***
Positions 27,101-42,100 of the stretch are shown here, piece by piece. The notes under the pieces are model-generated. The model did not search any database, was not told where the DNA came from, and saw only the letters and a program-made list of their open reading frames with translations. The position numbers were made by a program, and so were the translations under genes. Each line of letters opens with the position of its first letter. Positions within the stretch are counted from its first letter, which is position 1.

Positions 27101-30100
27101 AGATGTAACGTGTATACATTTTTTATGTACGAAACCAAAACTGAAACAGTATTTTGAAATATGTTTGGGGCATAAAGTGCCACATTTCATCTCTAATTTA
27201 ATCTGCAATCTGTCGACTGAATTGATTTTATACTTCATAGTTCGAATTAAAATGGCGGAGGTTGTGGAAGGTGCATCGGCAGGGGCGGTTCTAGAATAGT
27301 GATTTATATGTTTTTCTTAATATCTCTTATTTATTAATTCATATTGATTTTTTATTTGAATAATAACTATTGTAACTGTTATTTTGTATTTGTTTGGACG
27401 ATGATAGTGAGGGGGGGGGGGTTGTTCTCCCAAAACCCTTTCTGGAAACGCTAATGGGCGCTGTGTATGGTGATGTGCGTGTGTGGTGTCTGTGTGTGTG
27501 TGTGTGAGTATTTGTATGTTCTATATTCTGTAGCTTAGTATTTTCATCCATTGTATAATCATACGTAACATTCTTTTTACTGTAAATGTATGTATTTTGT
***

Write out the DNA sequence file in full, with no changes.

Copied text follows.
Positions 27,101-42,100 of the stretch are shown here, piece by piece. The notes under the pieces are model-generated. The model did not search any database, was not told where the DNA came from, and saw only the letters and a program-made list of their open reading frames with translations. The position numbers were made by a program, and so were the translations under genes. Each line of letters opens with the position of its first letter. Positions within the stretch are counted from its first letter, which is position 1.

Positions 27101-30100
27101 AGATGTAACGTGTATACATTTTTTATGTACGAAACCAAAACTGAAACAGTATTTTGAAATATGTTTGGGGCATAAAGTGCCACATTTCATCTCTAATTTA
27201 ATCTGCAATCTGTCGACTGAATTGATTTTATACTTCATAGTTCGAATTAAAATGGCGGAGGTTGTGGAAGGTGCATCGGCAGGGGCGGTTCTAGAATAGT
27301 GATTTATATGTTTTTCTTAATATCTCTTATTTATTAATTCATATTGATTTTTTATTTGAATAATAACTATTGTAACTGTTATTTTGTATTTGTTTGGACG
27401 ATGATAGTGAGGGGGGGGGGGTTGTTCTCCCAAAACCCTTTCTGGAAACGCTAATGGGCGCTGTGTATGGTGATGTGCGTGTGTGGTGTCTGTGTGTGTG
27501 TGTGTGAGTATTTGTATGTTCTATATTCTGTAGCTTAGTATTTTCATCCATTGTATAATCATACGTAACATTCTTTTTACTGTAAATGTATGTATTTTGT